Also, the CSMPs allow teacher leaders to become part of a professional network that transcends the geographical and cultural boundaries of the school. The CSMP network, we were told, allows teacher leaders to engage with colleagues in critical analysis of subject matter, in classroom experimentation and in collective reflection on issues of good teaching. Such a network also allows teacher leaders to situate their own knowledge with respect to a "bigger picture" -- that is, they can put their own knowledge and experiences alongside new ideas that are emerging out of the discipline and educational reform movements. Seventy percent of the survey respondents reported maintaining a strong and influential working relationship with other teachers through the local CSMP site and the California Subject Matter Project network.
Linkages With the Schools
The relationships that form between CSMP sites and local schools also has been mutually beneficial. Schools need leadership by teachers for the same reasons that the Projects do: teachers have critical knowledge about teaching and students. When we asked teacher leaders to judge their most effective sphere of influence, they told us they were most effective where the stakes were highest for them -- that is, in their local school communities. Eighty percent of teacher leaders reported being most influential when working with colleagues and administrators in their schools. While teacher leaders also reported filling a wide range of roles for regional, state and national educational reform efforts, the farther they were from school or CSMP-based leadership, the less effective they felt their efforts were.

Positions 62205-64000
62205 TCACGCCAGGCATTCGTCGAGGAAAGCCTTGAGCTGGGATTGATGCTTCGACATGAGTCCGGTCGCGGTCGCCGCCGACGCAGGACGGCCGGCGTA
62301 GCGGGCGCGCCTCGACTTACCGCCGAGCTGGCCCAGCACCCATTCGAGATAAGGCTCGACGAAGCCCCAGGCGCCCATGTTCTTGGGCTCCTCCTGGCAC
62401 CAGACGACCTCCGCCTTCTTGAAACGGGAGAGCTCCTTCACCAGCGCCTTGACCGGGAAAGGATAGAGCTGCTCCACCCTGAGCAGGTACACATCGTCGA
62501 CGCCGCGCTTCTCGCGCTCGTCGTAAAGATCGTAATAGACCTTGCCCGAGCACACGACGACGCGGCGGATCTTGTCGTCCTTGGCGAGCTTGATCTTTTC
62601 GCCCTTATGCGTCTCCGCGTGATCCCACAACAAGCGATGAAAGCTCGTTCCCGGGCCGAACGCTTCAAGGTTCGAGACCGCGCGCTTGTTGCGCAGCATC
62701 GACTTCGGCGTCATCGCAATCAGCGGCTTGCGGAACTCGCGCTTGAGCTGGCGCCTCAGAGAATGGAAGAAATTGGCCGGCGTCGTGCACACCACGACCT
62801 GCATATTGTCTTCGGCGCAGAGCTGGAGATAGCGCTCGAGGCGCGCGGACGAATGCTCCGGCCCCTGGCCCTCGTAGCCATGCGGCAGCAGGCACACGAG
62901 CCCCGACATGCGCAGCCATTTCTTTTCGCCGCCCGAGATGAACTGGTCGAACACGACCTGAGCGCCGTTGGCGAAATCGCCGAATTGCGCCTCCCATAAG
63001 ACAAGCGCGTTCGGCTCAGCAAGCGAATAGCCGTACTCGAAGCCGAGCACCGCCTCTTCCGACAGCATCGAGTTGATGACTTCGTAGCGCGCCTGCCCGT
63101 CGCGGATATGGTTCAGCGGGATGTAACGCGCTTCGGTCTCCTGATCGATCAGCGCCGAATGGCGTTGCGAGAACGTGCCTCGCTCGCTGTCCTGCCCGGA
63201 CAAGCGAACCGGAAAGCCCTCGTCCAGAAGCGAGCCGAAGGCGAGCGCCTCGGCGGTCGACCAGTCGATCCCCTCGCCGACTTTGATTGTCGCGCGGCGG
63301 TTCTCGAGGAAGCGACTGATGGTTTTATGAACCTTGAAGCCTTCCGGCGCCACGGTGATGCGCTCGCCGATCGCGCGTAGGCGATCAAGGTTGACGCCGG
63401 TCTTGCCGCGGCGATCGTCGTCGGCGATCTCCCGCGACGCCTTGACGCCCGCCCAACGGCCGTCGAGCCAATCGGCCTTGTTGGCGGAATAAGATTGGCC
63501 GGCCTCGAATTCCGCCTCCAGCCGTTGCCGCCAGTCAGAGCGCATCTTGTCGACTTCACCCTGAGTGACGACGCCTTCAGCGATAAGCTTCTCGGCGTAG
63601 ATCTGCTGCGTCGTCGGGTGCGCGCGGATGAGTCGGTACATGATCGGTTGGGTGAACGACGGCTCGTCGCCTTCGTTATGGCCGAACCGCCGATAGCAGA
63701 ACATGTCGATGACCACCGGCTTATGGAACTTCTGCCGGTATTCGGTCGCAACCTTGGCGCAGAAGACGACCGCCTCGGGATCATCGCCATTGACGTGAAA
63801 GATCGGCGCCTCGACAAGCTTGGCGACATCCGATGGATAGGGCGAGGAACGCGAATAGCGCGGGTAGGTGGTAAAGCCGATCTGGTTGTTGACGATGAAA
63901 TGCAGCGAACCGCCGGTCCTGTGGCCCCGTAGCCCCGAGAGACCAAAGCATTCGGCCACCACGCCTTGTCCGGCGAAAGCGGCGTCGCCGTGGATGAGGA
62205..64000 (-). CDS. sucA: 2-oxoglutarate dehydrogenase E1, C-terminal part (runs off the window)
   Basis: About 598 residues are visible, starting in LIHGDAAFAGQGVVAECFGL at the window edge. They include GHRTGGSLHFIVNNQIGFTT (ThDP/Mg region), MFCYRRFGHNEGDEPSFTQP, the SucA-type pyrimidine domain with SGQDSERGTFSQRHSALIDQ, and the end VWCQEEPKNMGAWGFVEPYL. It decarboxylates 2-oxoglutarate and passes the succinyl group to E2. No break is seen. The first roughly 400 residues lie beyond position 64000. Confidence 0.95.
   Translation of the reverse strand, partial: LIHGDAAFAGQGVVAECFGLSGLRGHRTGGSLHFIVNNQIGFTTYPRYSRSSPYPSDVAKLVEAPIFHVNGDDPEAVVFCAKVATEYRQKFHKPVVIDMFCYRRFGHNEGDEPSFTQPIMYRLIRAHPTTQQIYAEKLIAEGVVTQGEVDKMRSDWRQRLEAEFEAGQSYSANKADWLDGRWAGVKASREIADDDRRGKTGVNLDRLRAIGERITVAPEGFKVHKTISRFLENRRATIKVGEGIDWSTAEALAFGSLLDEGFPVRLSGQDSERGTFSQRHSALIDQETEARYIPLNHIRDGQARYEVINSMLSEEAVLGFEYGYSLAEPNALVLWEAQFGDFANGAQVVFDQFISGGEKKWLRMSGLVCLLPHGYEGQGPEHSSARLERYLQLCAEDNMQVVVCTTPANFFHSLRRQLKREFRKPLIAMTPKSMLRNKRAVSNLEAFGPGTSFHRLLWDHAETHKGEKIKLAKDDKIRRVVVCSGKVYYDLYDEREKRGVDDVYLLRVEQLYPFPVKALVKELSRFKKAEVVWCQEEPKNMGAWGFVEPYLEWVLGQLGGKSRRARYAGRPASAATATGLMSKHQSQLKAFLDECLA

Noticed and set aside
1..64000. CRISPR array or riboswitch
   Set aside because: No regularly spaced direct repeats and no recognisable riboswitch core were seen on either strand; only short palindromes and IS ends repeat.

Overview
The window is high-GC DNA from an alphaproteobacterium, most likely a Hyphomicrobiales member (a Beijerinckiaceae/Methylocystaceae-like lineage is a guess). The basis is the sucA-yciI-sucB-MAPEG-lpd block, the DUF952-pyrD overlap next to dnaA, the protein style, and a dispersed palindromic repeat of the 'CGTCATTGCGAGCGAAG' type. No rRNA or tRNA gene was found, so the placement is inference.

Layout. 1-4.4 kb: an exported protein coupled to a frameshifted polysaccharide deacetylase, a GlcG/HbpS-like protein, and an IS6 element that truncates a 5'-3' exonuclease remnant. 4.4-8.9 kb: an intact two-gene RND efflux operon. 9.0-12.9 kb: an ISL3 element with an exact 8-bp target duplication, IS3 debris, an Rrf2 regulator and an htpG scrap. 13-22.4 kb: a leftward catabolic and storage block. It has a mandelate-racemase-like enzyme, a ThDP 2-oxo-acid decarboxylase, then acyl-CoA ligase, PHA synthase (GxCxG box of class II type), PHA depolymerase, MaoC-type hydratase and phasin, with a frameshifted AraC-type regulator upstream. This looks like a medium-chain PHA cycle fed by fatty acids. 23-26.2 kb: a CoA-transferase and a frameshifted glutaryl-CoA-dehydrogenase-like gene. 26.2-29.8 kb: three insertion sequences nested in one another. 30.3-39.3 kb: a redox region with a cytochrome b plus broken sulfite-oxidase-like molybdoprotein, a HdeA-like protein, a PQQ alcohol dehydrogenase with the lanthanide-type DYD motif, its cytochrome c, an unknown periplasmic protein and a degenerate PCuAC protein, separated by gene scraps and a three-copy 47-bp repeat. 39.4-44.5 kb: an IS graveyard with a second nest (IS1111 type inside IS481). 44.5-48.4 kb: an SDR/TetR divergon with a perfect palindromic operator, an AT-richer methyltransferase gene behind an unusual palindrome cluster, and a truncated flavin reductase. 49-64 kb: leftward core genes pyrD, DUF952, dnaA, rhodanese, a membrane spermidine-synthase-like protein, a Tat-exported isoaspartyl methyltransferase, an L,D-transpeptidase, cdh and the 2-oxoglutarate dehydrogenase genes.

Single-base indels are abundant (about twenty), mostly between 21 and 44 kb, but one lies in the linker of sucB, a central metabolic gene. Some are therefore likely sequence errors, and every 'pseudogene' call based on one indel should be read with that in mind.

Implications for the CSMPs
Teacher leaders are teachers who have the ability to be articulate about their own classroom practices. They can describe its central features, provide examples, and share concrete lessons and approaches with other teachers. They can also provide a thoughtful rationale of why they are teaching in specific ways. They have the ability to assess the effectiveness of their teaching approaches. And they have a deep ability and willingness to work with their colleagues, so that working together, they collectively can improve the quality of their students' learning experiences.
The CSMPs, at their best, help teachers become more knowledgeable about the discipline, more thoughtful about pedagogy, and more skilled in working with their colleagues. Sites can be deliberately designed with the development and promotion of teacher leadership as a primary purpose. (Some of the design principles and critical components are suggested in more detail in this report.) However, a question remains about the degree to which sites are deliberate and purposeful in their efforts to promote teacher leadership. Are sites supporting teacher leadership as a largely unintentional by-product? Or is their support a result of intelligent design? Not every site, in every discipline, currently designs programs around those critical features teacher leaders identified in this study as being most supportive of teacher leadership. There is great variation across the Subject Matter Projects in terms of the degree to which sites select teacher leaders with existing strengths, focus on classroom practices, review reform documents critically in light of actual practice, and promote long-term professional development communities. If indeed the development and the promotion of teacher leadership is the primary mission of the CSMPs, then we strongly encourage Project sites to re-examine their programs in light of those experiences leaders have identified as most supportive of their own teacher leadership activities.
Teacher leadership is not an enigma cloaked in a mystery, but a logical, coherent vision for the professional educator that takes into account the culture of schools, a student clientele, advances in discipline-based knowledge and an under-rated profession. The relationship between practice and vision, the fluid and dynamic way in which leadership occurs, and the motivations, strategies and tensions leaders encounter are all implied by the coherent and compelling nature of what it means to lead others who are teachers of children. Because of the unique nature of their task, teachers are prone to act in ways that move communities, not individuals, forward. Hopefully, we may apply the evidence gained from the voices of the teachers in this study to supporting them in that task.